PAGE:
Game Reviewby Dave Riley,
Afro Samurai 2: Kuma's Revenge
Afro Samurai 2 follows Kuma, once Afro's foster brother, now a mechanized teddy bear cyborg on his own path of revenge.
Afro Samurai has always been a curious case, a rare piece of major Japanese media that reciprocates American hip hop's pointed interest in Asian pop culture. A self-funded manga from an indie Japanese creator given animated life with help from Samuel Jackson and the RZA, it had both name recognition and indie cred. It promised a wonderland fusion of anime, hip hop, chanbara flicks, and everything else its creators thought was cool, anachronisms be damned: feudal Japan stalked by cone-domed kung-fu masters in oversized headphones, ultimate evil in the shape of a gravely-voiced gunslinger, and a cyborg teddy bear brought back from the dead. But whatever originality the anime could summon was squashed by the "me too!"-ism of the thing. It overflowed with ideas, but had no thrust. Likewise, the first Afro Samurai game was as by the numbers as it comes. Its sole bit of innovation, toying with analog sword swipes years before Metal Gear Rising hit the scene, was diluted by the usual hack and slash mechanics of a licensed game.
The sequel squeezes right into the same mold. You play as Kuma, the vengeance-hungry teddy 'bot who was once Jinno, Afro's bosom buddy until Afro's bloodlust caused the loss of their adoptive family and Jinno's close scrape with death. The pinnacle of feudal-era robot technology, Kuma's combat systems switch between three styles on the fly using the directional pad. You're supposed to swap around mid-battle, staggering a heavily armored samurai with the acrobatic Afro style then flowing into Master style to blow away crowds of ronin cannon fodder with broad sword swipes. But, as you quickly discover, almost every enemy in the game is vulnerable to Master style's area of effect elimination technique. So combat trends towards the path of least resistance: string together a ten-hit combo and push the Circle button to execute everything on screen. Only Ninjas are immune, Kuma can't slay them without his signature Kuma style's "Dharman Rage," a super attack that charges up seemingly at random. Or anyway, there's no meter to tell you whether it's attacking, dodging, or parrying, or anything else that readies your super. So the best solution is to jam buttons against the fleet-footed ninjas, like you would any other enemy, until the game gives you permission to dispatch them.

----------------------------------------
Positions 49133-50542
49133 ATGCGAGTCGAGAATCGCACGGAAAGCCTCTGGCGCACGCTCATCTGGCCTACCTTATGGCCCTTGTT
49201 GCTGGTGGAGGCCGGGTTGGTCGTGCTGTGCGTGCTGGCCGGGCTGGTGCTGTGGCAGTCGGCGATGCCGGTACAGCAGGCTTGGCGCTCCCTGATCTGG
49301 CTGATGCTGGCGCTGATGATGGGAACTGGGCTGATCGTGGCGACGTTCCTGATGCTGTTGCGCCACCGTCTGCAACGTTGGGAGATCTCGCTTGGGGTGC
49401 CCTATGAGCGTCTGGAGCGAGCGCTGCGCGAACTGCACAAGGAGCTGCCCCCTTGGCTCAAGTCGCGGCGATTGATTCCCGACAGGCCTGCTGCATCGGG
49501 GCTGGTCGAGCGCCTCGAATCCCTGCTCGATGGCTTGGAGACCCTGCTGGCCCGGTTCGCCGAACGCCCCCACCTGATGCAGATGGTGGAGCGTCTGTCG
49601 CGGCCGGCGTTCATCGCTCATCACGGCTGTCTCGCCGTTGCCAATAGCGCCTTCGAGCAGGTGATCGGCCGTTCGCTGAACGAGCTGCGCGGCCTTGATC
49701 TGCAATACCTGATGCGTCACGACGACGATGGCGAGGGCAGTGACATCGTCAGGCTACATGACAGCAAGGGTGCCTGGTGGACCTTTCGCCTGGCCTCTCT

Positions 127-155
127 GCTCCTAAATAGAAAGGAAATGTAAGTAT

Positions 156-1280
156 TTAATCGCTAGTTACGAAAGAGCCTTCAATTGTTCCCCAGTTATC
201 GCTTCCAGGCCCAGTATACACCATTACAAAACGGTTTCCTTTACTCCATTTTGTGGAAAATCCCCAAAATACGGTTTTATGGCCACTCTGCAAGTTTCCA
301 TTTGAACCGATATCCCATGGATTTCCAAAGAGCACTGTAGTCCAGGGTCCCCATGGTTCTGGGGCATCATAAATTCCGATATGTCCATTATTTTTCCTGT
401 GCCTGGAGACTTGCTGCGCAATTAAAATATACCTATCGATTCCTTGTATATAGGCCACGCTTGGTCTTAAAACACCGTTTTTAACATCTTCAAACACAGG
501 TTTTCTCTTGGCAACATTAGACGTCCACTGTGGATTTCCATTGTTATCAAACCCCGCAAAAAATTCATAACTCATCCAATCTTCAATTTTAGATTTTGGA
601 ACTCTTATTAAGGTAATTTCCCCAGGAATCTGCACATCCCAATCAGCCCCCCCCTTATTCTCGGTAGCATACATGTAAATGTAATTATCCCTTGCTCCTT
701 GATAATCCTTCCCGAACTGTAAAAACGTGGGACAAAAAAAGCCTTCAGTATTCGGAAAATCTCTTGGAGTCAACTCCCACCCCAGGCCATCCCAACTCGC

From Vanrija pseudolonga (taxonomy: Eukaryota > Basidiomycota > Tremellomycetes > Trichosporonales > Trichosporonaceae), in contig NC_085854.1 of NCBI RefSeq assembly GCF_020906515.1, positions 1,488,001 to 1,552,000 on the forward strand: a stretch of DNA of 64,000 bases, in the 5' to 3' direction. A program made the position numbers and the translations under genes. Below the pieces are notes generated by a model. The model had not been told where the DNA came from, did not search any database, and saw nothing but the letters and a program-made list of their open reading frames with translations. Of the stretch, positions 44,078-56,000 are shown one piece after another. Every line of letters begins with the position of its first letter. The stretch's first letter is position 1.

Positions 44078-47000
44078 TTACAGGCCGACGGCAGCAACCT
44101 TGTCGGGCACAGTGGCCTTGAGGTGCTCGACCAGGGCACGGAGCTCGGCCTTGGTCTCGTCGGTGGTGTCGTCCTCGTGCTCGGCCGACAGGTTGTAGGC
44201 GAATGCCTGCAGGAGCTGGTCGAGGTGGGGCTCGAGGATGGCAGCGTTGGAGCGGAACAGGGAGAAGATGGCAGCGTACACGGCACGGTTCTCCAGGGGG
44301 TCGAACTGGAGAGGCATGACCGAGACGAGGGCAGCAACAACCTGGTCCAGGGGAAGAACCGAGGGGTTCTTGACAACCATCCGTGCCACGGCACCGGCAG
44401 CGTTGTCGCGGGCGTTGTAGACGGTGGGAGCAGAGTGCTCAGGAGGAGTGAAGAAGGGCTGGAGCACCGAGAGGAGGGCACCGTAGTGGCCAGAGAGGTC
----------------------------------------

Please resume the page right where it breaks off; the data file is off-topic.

Set up as the first part in an episodic series, Kuma's Revenge is about two hours long and split up into nine chapters. Whether playing through a flashback with the wounded adolescent Jinno or an all-powerful cyborg Kuma, fights are no-tension slogs through enemies who barely are able to attack you, much less kill you. They seem more concerned with shouting their singular lines of dialogue ("Let's hear it for the ninjas! Gank me that robot, my ninjas!") over and over. You never touch the Style meter, the game's primary mechanic, outside of a tutorial until the seventh chapter. Once you finally make it to the actual combat scenarios your access to instant-kill techniques makes the fighting slightly faster, but no less tedious.
It's a papier mache game. DJs in sleazy joints, part strip club, part izakaya, shooting electricity from their speakers and summoning samurai from the ceiling, fanatical sects of explosive monks protecting mountaintop temples, the game looks like it has swagger, it seems convinced it's doing something cool. When the story stabs for pathos, you almost want to meet it halfway. Kuma awakes at the bottom of a mountain gorge, badly damaged and hardly able to crawl. A drum machine pumps a line of hip hop rhythm, nothing special, but passable enough to get your foot tapping. The ghost of Kuma's childhood love guides him the bits of his sundered body. "Recover those stolen parts of yourself, take them back, then use them to reclaim what you've lost," it seems to say. Later, the objective prompt orders you to "Confront the pain of knowing Afro killed the only father you ever knew;" but the method by which you achieve that catharsis is killing three guys with samurai swords the same way you killed the last three guys with samurai swords, back when the prompt read "Confront the guilt of knowing they died alone." Kuma's Revenge likes to set the stage, but each time you ask for follow through it stares back at you blank faced. "We gave you the setup, isn't that enough?"
If you want anime aesthetic with a hip hop verve, Samurai Champloo effects a better fusion. If you want action, there's a half-dozen Bayonetta and Devil May Crys to make you feel empowered and a whole host of Musou games to make you feel overpowered. Far below those points of engagement is this, which seems to think the best use of your time is dragging you through a QTE boss fight, where a guy with two hammers (named "Two Hammers") calls you a bitch. Afro Samurai wears its inspirations on its sleeve. It is spirited and silly, like anime can be. It is brazen and bold, like hip hop often is. But liking something a great deal provides few shortcuts to creating something great yourself. Hip hop isn't mimicry, it's synthesis, and Afro Samurai's greatest flaw is presuming substance flows effortlessly once style is proclaimed.
Overall : D-
Graphics : B-
Sound/Music : B-
Gameplay : F
Presentation : D
+ Passable hip hop soundtrack, charmingly dissonant look and feel
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